Firm to cut carbon intensity by selling more green energy but critics say first step must be to stop new drilling

Royal Dutch Shell plans to become a net zero-carbon company by 2050 or sooner by selling more green energy to help reduce the carbon intensity of its business.

Ben van Beurden, Shell’s chief executive, said the company must focus on the long-term “even at this time of immediate challenge” caused by the Covid-19 pandemic.

“Society’s expectations have shifted quickly in the debate around climate change. Shell now needs to go further with our own ambitions, which is why we aim to be a net-zero emissions energy business by 2050 or sooner. Society, and our customers, expect nothing less,” he said.

Van Beurden told investors on Thursday that Shell would toughen its existing target to shrink the carbon intensity of its products by 50% within 30 years, to reach 65% by 2050. The plan includes an interim target to cut the so-called “scope 3” emissions by more than a third by 2030, up from 20% previously.

Shell’s target relies on the oil and gas company shifting its business towards selling clean energy products such as renewable energy and biofuels, and working alongside its “net-zero” customers to also help offset the carbon impact too.

The oil giant said it plans to work with its customers, such as major airlines, to share the burden of offsetting the carbon from fossil fuel products which may still be in use by 2050, such as jet fuels.

Adam Matthews, a director on the Church of England Pensions Board, welcomed Shell’s focus on helping to develop “net-zero pathways” for key sectors such as aviation which shape the demand for energy.

“Ultimately, it will be by developing and supporting net-zero pathways in these sectors that we will achieve the goals of the Paris agreement,” he said.

Shell plans to offset its own emissions by trapping as much carbon as its business operations cause through new carbon capture technologies or through natural solutions such as planting trees.

The tougher climate plans come two months after BP raised eyebrows by setting out an “ambition” to cut its carbon emissions to zero by offsetting more greenhouse gas emissions every year than produced by the whole of the UK.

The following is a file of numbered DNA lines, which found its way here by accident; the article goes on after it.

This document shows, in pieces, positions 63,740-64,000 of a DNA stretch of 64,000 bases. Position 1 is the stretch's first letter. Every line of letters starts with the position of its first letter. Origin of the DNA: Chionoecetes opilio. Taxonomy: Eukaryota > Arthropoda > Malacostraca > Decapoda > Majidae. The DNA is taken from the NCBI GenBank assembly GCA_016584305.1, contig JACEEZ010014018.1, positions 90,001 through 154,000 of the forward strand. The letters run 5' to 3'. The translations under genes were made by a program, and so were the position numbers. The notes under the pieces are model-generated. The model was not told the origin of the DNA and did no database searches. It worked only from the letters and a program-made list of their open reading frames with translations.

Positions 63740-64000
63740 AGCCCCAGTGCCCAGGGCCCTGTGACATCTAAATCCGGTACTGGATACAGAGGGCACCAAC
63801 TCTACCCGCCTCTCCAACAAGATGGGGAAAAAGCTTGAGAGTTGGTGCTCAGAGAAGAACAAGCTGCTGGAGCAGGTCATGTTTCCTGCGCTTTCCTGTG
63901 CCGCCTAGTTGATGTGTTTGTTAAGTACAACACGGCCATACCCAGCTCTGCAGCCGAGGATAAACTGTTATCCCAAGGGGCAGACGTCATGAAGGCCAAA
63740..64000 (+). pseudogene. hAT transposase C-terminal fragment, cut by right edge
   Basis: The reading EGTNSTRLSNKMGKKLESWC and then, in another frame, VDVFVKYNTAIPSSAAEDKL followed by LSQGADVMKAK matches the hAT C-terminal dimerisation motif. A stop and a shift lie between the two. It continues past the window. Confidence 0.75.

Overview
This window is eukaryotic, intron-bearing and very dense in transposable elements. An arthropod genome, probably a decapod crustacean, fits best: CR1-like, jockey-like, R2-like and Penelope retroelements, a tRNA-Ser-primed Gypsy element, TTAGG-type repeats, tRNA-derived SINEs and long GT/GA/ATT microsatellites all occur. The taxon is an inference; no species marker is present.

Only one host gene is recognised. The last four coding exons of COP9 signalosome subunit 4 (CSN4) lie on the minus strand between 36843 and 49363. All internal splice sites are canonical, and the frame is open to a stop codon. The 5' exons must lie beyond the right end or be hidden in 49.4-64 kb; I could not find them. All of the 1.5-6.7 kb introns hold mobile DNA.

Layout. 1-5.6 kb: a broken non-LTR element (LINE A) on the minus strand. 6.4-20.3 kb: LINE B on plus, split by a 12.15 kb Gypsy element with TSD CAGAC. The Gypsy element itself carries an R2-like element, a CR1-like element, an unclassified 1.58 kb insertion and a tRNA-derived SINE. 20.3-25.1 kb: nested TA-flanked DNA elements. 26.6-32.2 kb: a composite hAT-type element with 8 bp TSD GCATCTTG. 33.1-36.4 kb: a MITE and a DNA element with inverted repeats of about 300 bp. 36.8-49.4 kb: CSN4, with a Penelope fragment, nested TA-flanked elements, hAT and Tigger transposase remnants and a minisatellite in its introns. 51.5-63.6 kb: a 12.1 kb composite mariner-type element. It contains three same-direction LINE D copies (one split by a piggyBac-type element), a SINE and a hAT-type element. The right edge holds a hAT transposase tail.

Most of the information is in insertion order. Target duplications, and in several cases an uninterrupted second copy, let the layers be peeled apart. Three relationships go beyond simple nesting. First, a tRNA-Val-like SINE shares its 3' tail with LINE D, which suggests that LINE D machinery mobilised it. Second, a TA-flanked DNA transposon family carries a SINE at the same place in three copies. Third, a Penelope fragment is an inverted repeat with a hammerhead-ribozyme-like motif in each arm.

Whereas BP’s ambitious targets include an absolute reduction in emissions, Shell has chosen to focus on the overall carbon intensity of the energy it sells, which could be lowered by selling more clean energy alternatives without reducing the amount of fossil fuels produced.

Richard George, head of Greenpeace UK’s climate campaign, said: “A credible net-zero plan from Shell would start with a commitment to stop drilling for new oil and gas.

“Instead, investors are being fobbed off with vague aspirations that don’t tackle Shell’s monstrous carbon footprint and pass the buck to Shell’s customers to offset their emissions,” he said.

BP and Shell have both faced criticism for offering only vague plans to reach their ambition. While BP offered no interim targets towards the 2050 goal, Shell has set a tougher 2035 target to help hold the company to account.

Major investors and pension funds within the Climate Change 100+ alliance applauded Shell’s plan , calling it a significant step in the right direction for global climate action.

Corien Wortmann-Kool, chairwoman of the ABP pension fund, said: “We appreciate the fact that Shell regularly evaluates and now raises its ambitions. After the earlier announcements in 2017 and 2018, Shell’s example has been followed by other oil and gas companies. We hope that this announcement will again have a domino effect.”


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